What DC is Doing Right

wonderwoman This week, Warner Bros., the conglomerate that owns DC Comics, the publishers of everyone’s favorite giant rat, announced ten new movies in the prospective bag over the next five years:

Batman v Superman: Dawn of Justice (2016) Suicide Squad (2016) Wonder Woman (2017) Justice League Part One (2017) The Flash (2018) Aquaman (2018) Shazam (2019) Justice League Part Two (2019) Cyborg (2020) Green Lantern (2020)

To no one’s surprise, there are some pretty expected titles up there. We have Superman v Batman: Dawn of Justice, which is a weird name, and of course the Zack Snyder-helmed Justice League. There were, however, some cool surprises, though. Movies like Wonder Woman, Flash, and Cyborg. And some I don’t get, like Suicide Squad. I mean, seriously, why follow your big Batman and Superman film with Suicide Squad? It makes no sense. A couple of weeks ago, I wrote about Fox’s Gotham, and how the show was representative of DC not understanding their audience. And I was very tempted to write about that again, especially in light of these announcements. Let’s face it: It’s a great list, and I’m excited about some of the movies, but it’s evident that they don’t have much of a cohesive plan at the moment. It kind of looks like they’re just throwing a ton of different things at the wall to see what sticks. What? Marvel just made a ka-billion dollars on their movie about a C-List team of outlaws? Do we have anything like that? Suicide Squad? Sure. Close enough. I didn’t want to write about that, though. Not too much. Often times, I grow tired of lobbing criticism onto the Internet to join with the other bunches of negativity floating around. Instead, I want to lob some praise DC’s direction. Cautious praise, of course, because I’ve been burned before (**Cough Cough** Green Lantern **Cough Cough**), but praise none-the-less. Here’s a list of four things I think DC is doing well in their current onslaught of films with washed-out colors.

1. Diversity

Let’s start with an easy one. Marvel’s got some great movies, but let’s face it. They’re all led by white males, and that’s unfortunate. Especially, because they have such amazing female and POC characters they could lead with. Who wouldn’t want to see a Falcon film starring Anthony Mackie?? And, hell, we’ve been clamoring for a Black Widow film for ages, ever since she started kicking butt all over Iron Man’s films. With DC’s list, we at least have an attempt at diversity. Wonder Woman is getting her own film, which is awesome. And Cyborg as well. And, hell, there’s something to be said for the fact that Aquaman, a very white male in the comic books, will be played by Jason Momoa, a man of native Hawaiian descent. Even the weirdly selected Suicide Squad has the potential to feature Amanda Waller as one of its lead characters, and that is awesome. While they may have missed the bus on superhero cinematic universes, they at least have a chance to beat Marvel to this punch.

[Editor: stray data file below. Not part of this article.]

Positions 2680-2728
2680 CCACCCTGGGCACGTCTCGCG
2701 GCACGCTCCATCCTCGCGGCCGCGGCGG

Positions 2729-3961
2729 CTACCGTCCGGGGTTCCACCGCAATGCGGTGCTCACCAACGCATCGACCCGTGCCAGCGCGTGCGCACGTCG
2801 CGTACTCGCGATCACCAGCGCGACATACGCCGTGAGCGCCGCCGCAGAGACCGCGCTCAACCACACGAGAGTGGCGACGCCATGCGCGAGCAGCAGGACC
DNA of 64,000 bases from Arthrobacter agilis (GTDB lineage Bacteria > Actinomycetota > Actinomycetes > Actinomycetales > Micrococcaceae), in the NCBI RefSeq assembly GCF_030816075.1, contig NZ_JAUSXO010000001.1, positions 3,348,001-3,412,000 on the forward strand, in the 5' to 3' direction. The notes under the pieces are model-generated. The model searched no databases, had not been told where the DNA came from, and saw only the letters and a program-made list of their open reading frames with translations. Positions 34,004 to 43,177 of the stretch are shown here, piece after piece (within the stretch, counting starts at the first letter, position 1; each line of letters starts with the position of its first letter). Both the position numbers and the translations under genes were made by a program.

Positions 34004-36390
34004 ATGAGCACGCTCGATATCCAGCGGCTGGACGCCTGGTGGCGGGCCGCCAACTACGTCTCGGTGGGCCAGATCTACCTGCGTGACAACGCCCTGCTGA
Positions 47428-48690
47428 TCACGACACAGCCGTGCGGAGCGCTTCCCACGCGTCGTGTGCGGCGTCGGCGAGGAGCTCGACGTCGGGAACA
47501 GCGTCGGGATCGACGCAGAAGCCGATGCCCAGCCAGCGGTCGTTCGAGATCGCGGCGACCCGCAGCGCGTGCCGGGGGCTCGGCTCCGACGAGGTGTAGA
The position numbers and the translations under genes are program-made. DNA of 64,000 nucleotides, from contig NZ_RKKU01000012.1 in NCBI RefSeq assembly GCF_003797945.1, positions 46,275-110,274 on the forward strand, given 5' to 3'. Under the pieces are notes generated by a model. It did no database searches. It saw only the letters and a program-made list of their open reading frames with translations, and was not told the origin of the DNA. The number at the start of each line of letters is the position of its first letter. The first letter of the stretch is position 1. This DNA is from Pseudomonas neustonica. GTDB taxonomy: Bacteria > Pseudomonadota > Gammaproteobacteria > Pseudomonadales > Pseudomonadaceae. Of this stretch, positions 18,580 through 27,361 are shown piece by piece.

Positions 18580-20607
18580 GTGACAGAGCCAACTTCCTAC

2. Maintaining Control

One of the big missteps that Marvel made in the early years of their films was not maintaining control of some of their flagship characters. I understand that this modern renaissance of mainstream superhero films is mostly due to the success of those earlier films, like X-Men and Spider-Man, but it’s sure a shame we most likely won’t see Wolverine or Spider-Man in any upcoming MCU films. To be fair, there was that rumor a few weeks ago that Marvel was negotiating with Fox to regain the rights to Spider-Man, but that was never confirmed, and with Sony planning multiple web-slinging films, I doubt they’re going to loan him out. For better or worse, however, DC has maintained control of the film rights to all of its characters. Of course, this is because they’re owned by a media conglomerate, which also makes films, but that’s beside the point. They’re throwing caution to the wind, at the moment, and spraying and praying, and it stands to reason that they’re going to hit the right note at some point. And when they do, they’ll have access to their entire roster of identifiable characters, and that’s a good thing.